The most successful attack on London of the entire war was Sept. 8, 1915, conducted by a single Zeppelin, L-13, commanded by Lt. Cmdr. Heinrich Mathy, regarded as the best captain in the Naval Airship Division. Two other Zeppelins flying with him turned back short of the target but Mathy reached central London, where his raid killed 22, injured 87, and accounted for a sixth of the total air raid damage to Britain during the war.
New R-type airships, known in Britain as “Super Zeppelins,” reached the front in May 1916. They had six engines, were 650 feet long, and had an operational ceiling of 11,000 to 13,000 feet, higher than most British fighters could go. They carried 10 machine guns and five tons of bombs.
The airships seldom used their full range but in April 1916 Zeppelin L-14 bombed Edinburgh and the nearby port of Leith in Scotland, destroying a whiskey warehouse and some other buildings. Scotland was bombed again in May.
The free run of the Zeppelins was almost over. During the summer of 1916, the British added more airplanes to the defense and completed testing of the explosive bullets. Airship commander Mathy had one more night of glory, Aug. 25, when his L-31 Super Zeppelin bombed London and inflicted considerable damage.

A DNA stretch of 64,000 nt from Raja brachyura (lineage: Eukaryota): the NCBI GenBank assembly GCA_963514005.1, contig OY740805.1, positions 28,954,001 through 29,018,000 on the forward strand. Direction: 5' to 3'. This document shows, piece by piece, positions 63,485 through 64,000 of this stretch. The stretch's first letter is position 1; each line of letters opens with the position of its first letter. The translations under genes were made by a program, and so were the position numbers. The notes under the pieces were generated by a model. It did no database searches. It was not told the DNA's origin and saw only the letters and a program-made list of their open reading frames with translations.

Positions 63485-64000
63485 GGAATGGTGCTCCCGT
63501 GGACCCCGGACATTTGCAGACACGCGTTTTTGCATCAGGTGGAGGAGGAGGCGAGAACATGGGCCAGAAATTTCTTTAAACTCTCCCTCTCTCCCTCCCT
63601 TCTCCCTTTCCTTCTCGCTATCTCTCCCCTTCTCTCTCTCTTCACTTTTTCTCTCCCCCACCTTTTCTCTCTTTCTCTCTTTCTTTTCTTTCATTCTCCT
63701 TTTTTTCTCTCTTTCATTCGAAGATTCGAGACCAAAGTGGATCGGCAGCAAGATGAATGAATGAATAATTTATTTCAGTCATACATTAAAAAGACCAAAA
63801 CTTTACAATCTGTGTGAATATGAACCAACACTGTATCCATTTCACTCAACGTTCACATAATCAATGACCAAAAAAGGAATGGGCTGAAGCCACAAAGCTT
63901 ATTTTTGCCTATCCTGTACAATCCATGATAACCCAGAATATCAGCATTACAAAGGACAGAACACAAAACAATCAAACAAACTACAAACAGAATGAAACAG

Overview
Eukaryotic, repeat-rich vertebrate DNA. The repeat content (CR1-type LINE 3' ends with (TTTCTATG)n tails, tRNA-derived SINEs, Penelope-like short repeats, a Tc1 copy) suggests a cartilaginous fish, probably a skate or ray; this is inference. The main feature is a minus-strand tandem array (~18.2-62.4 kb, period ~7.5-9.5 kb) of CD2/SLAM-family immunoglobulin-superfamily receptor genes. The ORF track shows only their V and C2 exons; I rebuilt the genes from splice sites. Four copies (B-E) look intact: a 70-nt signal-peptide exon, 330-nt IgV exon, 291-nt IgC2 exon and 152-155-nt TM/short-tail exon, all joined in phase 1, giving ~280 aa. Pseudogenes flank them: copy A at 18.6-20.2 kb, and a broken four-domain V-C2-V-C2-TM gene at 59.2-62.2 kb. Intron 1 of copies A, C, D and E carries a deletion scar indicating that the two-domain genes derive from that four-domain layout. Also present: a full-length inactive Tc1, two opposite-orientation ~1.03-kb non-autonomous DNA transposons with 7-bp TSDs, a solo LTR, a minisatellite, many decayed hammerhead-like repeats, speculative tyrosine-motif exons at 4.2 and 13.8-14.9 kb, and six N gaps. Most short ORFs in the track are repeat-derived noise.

Bring It On Home: The German Zeppelin L-31 flies over Ostfriesland during the war. This Zeppelin, piloted by Lt. Cmdr. Heinrich Mathy, would be shot down near London in 1916. (Imperial War Museum photo)
The turning point was Sept. 2-3, when the Zeppelins mounted their largest raid of the war, 12 airships from the Navy and four from the Army. The task force was scattered by storms over the North Sea, but SL-11, a new Army airship on its first mission, pressed on to London.
Lt. William Leefe Robinson, flying a BE2c, intercepted SL-11 over the northern suburbs. Failing to bring down the airship on his first two passes, Robinson took a position 500 feet below and just behind and concentrated an entire drum of ammunition, alternating Pomeroy and Brock bullets, on a selected spot on the hull.
The conflagration lit up the night sky and cheering crowds in London watched SL-11 fall 30 miles away, in the village of Cuffley. It was the first German airship brought down over Britain. Robinson was an instant hero, awarded the Victoria Cross by King George.